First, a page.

The latest news on politics
DENVER (AP) — President Barack Obama says at the start of the first presidential debate that 20 years ago he "became the luckiest man on earth" when married his wife, first lady Michelle Obama.
Almost every U.S. taxpayer faces a significant increase unless Congress and the White House agree on a plan to extend a huge collection of tax cuts expiring at the end of the year. There's disagreement over whether to extend them for all or to let taxes rise for some part of the wealthiest Americans, such as individuals making more than $200,000 per year.
DENVER (AP) — The first debate between Democratic President Barack Obama and Republican nominee Mitt Romney is under way at the University of Denver.
The United States accuses China of flouting trade rules and undervaluing its currency to helps its exporters. That hurts American manufacturers and costs U.S. jobs.
The job market is brutal and the economy weak. Nearly 13 million Americans can't find work; the unemployment rate is 8.1 percent, highest ever three years into a recovery. A divided Washington has done little to ease the misery.
WASHINGTON (AP) — Mitt Romney is planning to deliver a number of policy-focused speeches with new details during the presidential campaign's final five weeks.
WASHINGTON (AP) — Past investigations into attacks on U.S. diplomatic missions have blamed both the administration and Congress for failing to spend enough money to ensure that the overseas facilities were safe despite a clear rise in terror threats to American interests abroad.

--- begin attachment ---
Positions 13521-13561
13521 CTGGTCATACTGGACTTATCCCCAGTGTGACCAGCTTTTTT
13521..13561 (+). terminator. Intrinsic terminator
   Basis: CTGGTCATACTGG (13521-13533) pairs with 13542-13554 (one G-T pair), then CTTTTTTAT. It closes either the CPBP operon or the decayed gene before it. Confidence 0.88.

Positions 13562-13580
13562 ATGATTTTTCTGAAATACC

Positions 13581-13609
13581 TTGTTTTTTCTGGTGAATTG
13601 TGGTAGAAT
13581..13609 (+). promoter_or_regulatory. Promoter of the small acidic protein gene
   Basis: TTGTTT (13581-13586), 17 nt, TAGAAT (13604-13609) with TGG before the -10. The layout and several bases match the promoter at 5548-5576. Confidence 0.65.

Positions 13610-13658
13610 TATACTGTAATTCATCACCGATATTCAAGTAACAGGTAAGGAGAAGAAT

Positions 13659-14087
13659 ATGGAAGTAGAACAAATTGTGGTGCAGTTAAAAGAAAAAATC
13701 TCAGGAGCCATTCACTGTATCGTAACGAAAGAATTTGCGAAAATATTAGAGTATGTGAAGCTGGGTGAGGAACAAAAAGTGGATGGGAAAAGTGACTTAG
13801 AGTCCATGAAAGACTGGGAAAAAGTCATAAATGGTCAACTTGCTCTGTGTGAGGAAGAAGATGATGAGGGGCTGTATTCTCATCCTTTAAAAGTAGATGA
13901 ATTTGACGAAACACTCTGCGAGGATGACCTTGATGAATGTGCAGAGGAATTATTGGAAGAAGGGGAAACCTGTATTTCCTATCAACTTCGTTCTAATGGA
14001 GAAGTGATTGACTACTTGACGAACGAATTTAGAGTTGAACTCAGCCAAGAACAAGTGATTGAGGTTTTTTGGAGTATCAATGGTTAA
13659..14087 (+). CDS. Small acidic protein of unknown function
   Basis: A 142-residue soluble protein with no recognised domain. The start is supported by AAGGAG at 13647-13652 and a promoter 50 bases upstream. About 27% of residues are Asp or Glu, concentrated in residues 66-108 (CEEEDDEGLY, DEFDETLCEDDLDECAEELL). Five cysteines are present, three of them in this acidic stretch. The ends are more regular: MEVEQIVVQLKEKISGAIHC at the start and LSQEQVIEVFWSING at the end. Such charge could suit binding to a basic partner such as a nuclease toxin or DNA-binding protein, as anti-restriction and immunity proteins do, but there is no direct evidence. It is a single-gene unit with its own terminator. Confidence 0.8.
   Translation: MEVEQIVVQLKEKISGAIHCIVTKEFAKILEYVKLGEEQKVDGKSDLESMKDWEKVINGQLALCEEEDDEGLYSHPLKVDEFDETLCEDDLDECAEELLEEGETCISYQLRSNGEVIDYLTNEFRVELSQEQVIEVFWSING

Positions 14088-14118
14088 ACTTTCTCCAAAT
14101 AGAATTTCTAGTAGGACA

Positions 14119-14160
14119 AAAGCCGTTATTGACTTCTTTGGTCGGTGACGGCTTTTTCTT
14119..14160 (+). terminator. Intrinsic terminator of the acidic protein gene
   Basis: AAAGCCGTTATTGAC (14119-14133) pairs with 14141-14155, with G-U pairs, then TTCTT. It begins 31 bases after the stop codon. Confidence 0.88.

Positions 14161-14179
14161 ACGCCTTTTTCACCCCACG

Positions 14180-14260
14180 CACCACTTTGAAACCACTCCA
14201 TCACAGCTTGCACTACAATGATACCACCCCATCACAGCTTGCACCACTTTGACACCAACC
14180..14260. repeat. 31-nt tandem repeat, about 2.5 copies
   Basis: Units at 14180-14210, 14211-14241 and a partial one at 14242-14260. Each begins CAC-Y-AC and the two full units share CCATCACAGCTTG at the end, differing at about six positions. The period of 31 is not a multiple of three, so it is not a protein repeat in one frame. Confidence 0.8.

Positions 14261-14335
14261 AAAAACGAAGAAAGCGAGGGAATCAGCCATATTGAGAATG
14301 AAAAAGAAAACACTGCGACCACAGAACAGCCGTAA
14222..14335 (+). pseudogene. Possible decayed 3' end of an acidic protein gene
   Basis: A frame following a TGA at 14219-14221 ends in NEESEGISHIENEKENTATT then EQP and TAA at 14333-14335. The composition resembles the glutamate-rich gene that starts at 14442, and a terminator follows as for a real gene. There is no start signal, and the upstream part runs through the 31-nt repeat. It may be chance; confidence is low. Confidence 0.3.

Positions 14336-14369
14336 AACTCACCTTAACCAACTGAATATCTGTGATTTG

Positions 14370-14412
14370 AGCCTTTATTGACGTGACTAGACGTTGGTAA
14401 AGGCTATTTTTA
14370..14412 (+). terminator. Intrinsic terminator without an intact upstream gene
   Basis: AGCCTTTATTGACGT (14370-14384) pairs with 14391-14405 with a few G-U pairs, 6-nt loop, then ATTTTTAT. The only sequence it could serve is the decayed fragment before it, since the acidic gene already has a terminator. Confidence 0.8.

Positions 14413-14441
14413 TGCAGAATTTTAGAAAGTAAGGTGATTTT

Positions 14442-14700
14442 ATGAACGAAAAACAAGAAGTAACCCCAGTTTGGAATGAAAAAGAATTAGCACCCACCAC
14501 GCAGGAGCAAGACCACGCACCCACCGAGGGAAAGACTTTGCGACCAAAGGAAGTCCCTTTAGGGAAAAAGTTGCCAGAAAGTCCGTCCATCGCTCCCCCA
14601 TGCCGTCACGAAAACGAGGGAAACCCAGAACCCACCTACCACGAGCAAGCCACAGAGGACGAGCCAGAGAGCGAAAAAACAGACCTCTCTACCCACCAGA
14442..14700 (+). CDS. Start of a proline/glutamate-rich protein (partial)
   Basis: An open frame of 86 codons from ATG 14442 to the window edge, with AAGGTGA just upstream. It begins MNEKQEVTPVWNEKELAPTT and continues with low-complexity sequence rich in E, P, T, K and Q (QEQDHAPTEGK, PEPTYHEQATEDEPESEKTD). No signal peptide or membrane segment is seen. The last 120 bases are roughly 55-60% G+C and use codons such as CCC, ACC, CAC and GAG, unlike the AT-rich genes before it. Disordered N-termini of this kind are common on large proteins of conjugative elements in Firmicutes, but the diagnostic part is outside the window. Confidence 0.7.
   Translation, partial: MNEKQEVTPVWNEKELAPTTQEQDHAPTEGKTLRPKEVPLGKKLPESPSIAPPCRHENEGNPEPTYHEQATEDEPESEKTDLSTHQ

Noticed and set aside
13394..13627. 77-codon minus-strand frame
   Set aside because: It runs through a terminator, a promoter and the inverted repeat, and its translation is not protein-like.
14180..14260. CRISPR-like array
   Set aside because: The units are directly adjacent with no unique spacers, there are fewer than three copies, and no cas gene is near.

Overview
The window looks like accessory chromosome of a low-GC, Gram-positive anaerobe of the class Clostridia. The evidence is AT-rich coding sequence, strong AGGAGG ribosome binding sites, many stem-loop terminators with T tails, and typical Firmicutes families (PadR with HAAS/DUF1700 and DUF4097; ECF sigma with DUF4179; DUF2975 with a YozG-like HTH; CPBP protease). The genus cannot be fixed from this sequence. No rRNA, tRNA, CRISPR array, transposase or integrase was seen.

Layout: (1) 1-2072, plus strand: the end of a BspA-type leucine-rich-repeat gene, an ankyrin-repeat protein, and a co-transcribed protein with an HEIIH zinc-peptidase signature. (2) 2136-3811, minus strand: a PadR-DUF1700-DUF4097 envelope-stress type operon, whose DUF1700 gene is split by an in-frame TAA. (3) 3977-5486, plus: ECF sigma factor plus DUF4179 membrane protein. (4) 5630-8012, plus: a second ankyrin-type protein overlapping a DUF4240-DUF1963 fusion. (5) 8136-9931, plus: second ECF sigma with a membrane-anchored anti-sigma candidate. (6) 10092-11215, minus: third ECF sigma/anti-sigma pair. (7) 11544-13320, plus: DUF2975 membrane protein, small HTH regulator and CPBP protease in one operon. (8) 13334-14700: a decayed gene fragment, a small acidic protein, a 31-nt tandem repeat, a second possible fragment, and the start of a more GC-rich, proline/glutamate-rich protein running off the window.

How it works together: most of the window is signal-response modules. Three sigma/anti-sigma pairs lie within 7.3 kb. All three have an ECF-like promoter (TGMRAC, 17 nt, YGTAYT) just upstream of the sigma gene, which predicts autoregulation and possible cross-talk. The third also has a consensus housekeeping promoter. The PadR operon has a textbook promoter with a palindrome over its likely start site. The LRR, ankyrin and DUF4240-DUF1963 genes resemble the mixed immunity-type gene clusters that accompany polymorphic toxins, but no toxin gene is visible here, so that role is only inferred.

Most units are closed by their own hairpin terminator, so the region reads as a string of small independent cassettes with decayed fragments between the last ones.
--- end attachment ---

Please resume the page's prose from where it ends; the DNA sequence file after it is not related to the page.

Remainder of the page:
WASHINGTON (AP) — President Barack Obama, in a position of strength, is looking to avoid mistakes in his first debate with Mitt Romney. The Republican challenger, trailing in opinion polls, needs to shake up the contest, and Wednesday night's televised encounter may offer his best hope.
DENVER (AP) — The manager of a Denver Chipotle restaurant has become an Internet celebrity thanks to the wide-eyed pose he struck alongside Mitt Romney when the Republican presidential candidate stopped by for lunch.
INDIANAPOLIS (AP) — Campaign cash from outside political groups is flooding into conservative states with close Senate races like Indiana, Arizona and Montana, where residents are more accustomed to local news promos between football games than the relentless, often snarky attack ads.